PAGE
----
Iraq Far From U.S. Goals for Energy
Sunday, September 2, 2007
Iraq's crucial oil and electricity sectors still need roughly $50 billion to meet demand, analysts and officials say, even after the United States has poured more than $6 billion into them over more than four years.
Since the U.S. invasion of Iraq in 2003, the Bush administration has focused much of its $44.5 billion reconstruction plan on oil and electricity. Now, with the U.S.-led reconstruction phase nearing its close, Iraq will need to spend $27 billion more for its electrical system and $20 billion to $30 billion for oil infrastructure, according to estimates the Government Accountability Office collected from Iraqi and U.S. officials.
Even with the funding, the GAO notes that it could take until 2015 for Iraq to produce 6 million barrels of oil a day and have enough electricity to meet demand. A commanding general of the Army Corps of Engineers says it could have enough electricity sooner -- 2010 to 2013.
"The U.S. money was intended to get those industries started on recovery," said Stuart W. Bowen Jr., the U.S. special inspector general for Iraq reconstruction, who is charged with finding waste, fraud and abuse in the multibillion-dollar effort. "We were working with a dilapidated, run-down system. It still has a long, long way to go."
A former top-level Pentagon official who was involved in rebuilding the oil and electricity sectors put it more bluntly. "People said the money was to rebuild the country, but it was just a down payment," said the official, who spoke on condition of anonymity because he still works for the government. "The money was never enough to handle all that was there. It was merely a Band-Aid."
If the problems aren't fixed, it will be difficult to establish a strong economy and improve the standards of living, and could cause people to lose confidence in the government.
Oil and electricity are two of Iraq's most important industries, each depending heavily on the other. Iraq imports about $2.6 billion worth of petroleum products a year. Oil exports account for 90 percent of the Iraqi government's revenue, but oil production is crippled without enough electricity for refineries and pipelines. Electricity, in turn, cannot be generated without the fuel that powers most of Iraq's power plants.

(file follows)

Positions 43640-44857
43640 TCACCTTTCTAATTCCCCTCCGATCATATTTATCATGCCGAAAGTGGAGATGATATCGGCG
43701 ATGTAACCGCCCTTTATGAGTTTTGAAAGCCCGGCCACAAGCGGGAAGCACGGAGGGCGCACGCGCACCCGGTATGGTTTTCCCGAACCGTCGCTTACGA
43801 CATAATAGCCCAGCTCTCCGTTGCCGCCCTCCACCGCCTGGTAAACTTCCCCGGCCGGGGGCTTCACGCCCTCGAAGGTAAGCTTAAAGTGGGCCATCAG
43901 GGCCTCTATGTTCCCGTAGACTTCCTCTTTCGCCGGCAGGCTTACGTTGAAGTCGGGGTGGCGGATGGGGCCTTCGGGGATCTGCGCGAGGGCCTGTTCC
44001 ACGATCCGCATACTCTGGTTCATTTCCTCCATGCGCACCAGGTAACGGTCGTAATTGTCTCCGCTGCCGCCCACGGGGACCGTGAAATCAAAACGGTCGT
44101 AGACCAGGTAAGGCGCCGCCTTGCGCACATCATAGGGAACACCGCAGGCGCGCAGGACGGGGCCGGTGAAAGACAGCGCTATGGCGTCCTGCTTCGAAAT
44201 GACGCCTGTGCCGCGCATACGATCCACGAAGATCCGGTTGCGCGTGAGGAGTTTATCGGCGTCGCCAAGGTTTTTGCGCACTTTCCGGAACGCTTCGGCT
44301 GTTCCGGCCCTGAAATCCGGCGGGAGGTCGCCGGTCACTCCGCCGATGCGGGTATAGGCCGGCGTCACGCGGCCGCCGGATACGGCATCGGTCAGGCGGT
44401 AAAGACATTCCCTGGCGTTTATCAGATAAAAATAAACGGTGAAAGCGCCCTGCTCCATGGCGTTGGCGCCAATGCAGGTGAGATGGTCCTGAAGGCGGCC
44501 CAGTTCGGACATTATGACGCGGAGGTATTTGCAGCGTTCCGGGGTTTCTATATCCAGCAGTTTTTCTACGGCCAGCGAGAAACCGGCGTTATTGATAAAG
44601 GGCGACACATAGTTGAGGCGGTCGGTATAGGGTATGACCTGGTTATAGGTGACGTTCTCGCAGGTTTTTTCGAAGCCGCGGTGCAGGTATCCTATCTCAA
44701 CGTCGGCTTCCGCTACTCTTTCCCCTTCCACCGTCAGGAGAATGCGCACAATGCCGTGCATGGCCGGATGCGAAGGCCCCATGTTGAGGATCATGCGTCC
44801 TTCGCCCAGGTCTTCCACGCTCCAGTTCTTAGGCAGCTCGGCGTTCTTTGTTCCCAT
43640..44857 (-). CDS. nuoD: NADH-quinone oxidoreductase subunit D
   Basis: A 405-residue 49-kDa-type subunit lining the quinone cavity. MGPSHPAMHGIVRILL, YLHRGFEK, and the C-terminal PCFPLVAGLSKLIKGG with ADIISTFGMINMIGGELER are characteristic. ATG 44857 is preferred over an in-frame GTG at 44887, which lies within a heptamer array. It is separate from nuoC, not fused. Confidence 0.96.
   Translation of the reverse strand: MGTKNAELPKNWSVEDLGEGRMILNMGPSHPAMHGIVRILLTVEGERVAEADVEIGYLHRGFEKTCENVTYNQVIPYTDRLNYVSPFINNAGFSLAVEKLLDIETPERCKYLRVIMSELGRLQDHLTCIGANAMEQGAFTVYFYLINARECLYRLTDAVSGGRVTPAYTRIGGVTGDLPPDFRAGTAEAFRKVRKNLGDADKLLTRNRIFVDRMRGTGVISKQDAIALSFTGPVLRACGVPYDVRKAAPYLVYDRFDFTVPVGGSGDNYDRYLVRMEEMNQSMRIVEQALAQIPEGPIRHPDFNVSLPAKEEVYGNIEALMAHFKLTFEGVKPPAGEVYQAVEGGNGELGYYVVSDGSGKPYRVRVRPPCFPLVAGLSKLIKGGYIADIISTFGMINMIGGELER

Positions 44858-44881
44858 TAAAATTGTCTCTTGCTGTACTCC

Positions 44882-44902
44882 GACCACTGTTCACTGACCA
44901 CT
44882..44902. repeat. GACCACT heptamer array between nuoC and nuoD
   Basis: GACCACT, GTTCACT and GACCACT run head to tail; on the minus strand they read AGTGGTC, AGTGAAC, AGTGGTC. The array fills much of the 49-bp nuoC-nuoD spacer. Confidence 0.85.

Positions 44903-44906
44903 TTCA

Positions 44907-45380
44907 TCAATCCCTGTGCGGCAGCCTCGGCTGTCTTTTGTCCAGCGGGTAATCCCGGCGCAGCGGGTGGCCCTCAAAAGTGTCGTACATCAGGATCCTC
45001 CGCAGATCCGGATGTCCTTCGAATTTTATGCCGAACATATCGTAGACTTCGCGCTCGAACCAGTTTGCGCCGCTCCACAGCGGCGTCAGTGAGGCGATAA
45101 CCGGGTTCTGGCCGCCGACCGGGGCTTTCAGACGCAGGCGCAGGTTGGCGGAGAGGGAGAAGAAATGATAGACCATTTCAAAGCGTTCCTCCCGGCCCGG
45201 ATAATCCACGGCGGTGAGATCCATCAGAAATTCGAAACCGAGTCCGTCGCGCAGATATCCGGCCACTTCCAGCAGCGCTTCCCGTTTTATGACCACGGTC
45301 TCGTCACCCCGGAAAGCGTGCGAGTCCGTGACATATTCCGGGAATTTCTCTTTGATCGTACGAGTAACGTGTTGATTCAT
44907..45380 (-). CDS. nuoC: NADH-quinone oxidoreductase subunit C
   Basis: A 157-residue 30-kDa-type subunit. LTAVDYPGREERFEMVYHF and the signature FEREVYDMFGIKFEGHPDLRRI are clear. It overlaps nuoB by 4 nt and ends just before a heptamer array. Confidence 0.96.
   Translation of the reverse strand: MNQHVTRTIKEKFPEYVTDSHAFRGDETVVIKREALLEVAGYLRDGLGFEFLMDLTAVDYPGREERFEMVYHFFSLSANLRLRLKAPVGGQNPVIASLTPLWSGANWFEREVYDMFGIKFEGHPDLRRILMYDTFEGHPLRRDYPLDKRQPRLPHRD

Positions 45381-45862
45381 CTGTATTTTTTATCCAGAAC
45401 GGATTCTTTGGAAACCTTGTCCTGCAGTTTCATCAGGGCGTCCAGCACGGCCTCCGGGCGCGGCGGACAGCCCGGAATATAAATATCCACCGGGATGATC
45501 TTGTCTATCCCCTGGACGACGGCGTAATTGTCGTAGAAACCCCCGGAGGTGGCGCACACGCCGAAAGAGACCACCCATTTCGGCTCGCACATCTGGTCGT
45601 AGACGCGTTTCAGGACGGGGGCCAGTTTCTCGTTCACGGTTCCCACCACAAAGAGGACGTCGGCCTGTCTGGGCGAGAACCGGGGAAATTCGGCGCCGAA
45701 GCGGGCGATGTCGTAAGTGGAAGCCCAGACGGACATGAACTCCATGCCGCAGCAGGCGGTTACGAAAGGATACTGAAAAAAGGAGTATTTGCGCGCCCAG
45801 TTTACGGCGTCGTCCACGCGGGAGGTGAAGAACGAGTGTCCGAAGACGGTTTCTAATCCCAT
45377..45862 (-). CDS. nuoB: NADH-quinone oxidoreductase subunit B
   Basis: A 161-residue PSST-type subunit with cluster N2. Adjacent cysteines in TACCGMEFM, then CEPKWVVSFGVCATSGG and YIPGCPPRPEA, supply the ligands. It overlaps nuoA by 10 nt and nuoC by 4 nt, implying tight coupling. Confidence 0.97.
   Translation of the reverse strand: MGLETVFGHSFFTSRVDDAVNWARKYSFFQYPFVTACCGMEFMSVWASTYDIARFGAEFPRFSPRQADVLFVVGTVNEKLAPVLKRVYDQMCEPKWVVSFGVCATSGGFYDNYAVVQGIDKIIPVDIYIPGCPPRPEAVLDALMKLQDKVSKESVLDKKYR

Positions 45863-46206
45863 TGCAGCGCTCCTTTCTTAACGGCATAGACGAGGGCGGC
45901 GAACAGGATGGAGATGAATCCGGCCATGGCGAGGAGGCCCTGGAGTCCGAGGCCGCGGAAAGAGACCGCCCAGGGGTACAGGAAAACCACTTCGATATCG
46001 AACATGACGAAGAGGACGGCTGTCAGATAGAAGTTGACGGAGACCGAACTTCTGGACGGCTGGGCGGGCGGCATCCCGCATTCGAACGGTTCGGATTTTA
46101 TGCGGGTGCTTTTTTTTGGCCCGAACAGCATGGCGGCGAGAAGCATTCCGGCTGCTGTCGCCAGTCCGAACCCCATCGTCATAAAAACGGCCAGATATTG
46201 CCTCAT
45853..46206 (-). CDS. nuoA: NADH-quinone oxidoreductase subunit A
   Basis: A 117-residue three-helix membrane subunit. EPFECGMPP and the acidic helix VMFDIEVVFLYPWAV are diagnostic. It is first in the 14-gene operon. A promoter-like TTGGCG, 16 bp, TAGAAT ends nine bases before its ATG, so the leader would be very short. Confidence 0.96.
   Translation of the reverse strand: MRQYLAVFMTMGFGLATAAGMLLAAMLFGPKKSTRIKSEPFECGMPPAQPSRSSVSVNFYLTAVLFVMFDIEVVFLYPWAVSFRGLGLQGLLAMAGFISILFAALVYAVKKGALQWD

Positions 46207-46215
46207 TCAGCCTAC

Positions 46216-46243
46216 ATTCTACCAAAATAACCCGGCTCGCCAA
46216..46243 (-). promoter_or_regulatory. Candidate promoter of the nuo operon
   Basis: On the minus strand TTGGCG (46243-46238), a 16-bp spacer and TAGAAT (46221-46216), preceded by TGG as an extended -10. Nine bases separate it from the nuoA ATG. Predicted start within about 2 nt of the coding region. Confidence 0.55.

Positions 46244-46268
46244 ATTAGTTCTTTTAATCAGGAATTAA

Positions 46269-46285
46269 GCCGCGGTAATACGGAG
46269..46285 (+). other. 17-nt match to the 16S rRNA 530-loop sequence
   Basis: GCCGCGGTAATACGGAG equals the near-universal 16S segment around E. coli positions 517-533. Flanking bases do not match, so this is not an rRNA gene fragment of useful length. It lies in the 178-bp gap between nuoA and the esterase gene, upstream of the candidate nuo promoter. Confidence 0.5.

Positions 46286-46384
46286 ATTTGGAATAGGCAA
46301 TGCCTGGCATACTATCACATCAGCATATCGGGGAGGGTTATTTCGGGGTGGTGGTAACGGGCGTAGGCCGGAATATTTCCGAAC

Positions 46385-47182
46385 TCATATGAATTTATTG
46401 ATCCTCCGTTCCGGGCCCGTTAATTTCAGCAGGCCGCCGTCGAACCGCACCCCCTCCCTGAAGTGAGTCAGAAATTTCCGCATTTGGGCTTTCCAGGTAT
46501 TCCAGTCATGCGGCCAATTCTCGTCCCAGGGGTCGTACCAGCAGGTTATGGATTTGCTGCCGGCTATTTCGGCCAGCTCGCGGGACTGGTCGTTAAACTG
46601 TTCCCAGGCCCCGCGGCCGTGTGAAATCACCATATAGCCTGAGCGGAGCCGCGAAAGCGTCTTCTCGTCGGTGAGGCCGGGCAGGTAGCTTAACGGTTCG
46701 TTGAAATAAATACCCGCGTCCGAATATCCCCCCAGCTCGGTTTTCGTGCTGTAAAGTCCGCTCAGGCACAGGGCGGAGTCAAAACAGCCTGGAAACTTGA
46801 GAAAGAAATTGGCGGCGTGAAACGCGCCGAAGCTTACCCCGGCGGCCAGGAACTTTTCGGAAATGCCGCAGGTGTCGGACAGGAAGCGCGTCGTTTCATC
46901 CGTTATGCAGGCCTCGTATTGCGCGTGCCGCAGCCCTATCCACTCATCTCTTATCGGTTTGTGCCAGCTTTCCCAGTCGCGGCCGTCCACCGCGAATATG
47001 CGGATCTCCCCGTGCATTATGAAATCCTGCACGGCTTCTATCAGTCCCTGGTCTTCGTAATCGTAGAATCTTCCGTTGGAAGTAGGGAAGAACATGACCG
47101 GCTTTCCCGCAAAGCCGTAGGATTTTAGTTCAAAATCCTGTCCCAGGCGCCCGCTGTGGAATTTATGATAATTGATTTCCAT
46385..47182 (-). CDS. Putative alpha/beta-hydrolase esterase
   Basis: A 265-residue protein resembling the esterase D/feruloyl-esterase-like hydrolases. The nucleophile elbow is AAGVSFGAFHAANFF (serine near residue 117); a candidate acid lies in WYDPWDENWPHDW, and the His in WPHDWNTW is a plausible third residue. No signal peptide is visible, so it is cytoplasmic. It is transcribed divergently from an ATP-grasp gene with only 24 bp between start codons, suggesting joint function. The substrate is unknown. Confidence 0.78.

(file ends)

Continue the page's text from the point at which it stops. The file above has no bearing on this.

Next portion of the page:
U.S. officials say they found the country's infrastructure in worse shape than they expected, hit hard by the Persian Gulf War of 1990-91 and a decade of economic sanctions. Oil wells hadn't been cleaned. Power plants had antiquated equipment and no parts available for repairs. One U.S. auditor said he spent a day with 22 Iraqi electrical engineers who proudly showed him how they jury-rigged a generator using the sawed-off bottom of a Pepsi can.
The Americans put $4.6 billion into more than 2,600 projects to repair electricity-generation facilities, transmission lines and distribution networks. They put $1.75 billion into improving the country's oil infrastructure.
Another huge problem: Armed groups regularly attack oil and electricity facilities.
Analysts say Iraq needs to invest money to improve its infrastructure for pumping and processing oil, upgrade and maintain equipment, and train workers at power plants and refineries. One U.S. adviser said, "They need more of everything."
"Our piece was to jump-start the infrastructure here," Brig. Gen. Michael J. Walsh, commanding general of the Army Corps of Engineers' Gulf Region Division, said in a telephone interview from Baghdad. "Everything we've been doing in the last four years was just enough to start it. Now the Iraqi government needs to continue."